With speculation swirling that Uggla's days as a regular in the Braves' lineup might be numbered, the Braves have the option of platooning Pena and Tyler Pastornicky at second base. But they are also now evaluating the possibility of promoting Tommy La Stella from Triple-A Gwinnett.
If La Stella gets the call, he would likely be used on an everyday basis. This would mean Pena would continue to serve as a bench player, a role he does not mind as long as he gets the regular at-bats he needs to be productive when he is called upon to pinch-hit or make a spot start.
"You need to get a rhythm," Pena said. "It's not easy being on the bench and not getting [at-bats] for four or five days. It gets your timing off. Sometimes pitches look harder than they are, and the breaking balls look nasty. It's tough. But if you get more playing time, you get better."
After rare error, Simmons admits pressure of skid
ATLANTA -- Stuck in the rut of a seven-game losing streak, Braves shortstop Andrelton Simmons admits that he and his teammates are perhaps pressing, saying, "Maybe we're trying to do too much."
"There's a little urgency," Simmons said. "You want to win. You don't want to keep losing. It's not comfortable. It's not OK. You want to win that game, and you try to do a little too much sometimes."
Simmons feels he pressed when trying to field a grounder up the middle off the bat of Mark Ellis in the fifth inning of the Braves' 4-3 loss to the Cardinals on Monday night at Turner Field.
Simmons botched a potential double-play ball with St. Louis pitcher Shelby Miller standing in the on-deck circle. With two men on and no outs, Miller bunted them over, and Matt Carpenter brought them home on a two-run double.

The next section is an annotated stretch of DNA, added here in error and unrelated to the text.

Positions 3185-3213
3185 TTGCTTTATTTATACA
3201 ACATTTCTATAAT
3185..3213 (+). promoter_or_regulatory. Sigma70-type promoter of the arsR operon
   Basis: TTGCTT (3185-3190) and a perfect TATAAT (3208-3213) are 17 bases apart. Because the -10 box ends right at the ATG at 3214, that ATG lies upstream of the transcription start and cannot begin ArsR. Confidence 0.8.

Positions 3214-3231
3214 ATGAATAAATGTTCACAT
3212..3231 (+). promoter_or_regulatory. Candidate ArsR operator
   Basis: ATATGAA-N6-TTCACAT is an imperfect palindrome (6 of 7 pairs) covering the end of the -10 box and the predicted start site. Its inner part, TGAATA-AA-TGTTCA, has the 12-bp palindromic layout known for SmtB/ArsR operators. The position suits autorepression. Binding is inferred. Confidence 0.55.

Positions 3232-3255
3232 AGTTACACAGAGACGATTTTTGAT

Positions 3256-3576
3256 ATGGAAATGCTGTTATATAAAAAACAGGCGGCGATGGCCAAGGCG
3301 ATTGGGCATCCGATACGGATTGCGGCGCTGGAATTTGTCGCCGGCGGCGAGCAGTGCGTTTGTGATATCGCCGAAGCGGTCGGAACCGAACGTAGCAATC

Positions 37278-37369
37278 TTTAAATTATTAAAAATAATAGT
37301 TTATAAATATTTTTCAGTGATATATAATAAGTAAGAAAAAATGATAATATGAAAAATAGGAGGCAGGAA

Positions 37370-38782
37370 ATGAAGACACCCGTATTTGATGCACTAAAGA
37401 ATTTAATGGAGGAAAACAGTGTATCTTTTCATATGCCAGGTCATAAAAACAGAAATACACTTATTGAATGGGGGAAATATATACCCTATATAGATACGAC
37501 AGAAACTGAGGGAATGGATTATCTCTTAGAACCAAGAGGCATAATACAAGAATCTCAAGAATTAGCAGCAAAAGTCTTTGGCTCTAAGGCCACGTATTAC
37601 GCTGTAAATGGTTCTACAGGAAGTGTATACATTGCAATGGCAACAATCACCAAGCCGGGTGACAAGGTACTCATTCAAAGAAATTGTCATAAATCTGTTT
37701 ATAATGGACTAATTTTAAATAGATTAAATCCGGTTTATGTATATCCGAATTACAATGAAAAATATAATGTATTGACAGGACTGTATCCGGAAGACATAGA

"I might have tried to hurry to see if I had a play at second, and that might have taken my eye off the ball a little bit or make me come up a little early instead of securing the ball and just going to first," Simmons said.
The error led to two unearned runs in a three-run fifth for St. Louis on a night that saw Atlanta generate some offensive momentum. The Braves tallied nine hits and scored three runs, matching their three-game total from their series loss to the Giants.
"I think if it wasn't for that error, we would've won the game," Simmons said. "If we play solid defense, I think we would have had that game, because we hit well."
Although the Braves improved at the plate on Monday night, they continued to struggle in the clutch. Evan Gattis notched a run-scoring single for Atlanta's lone hit in 12 at-bats with runners in scoring position.
During the seven-game skid, the Braves batted just .118 (6-for-51) with runners in scoring position. Even though Monday ended in defeat, the players were encouraged.
"I felt like we were more in the game," Simmons said. "I felt like the guys were more focused up there. I mean, yeah, we're not going to be perfect. We're going to swing at a pitch high, we're going to chase sliders in the dirt. ... But I thought we did a better job than we did in games before."
Mark Bowman is a reporter for MLB.com. Joe Morgan is an associate reporter for MLB.com. This story was not subject to the approval of Major League Baseball or its clubs.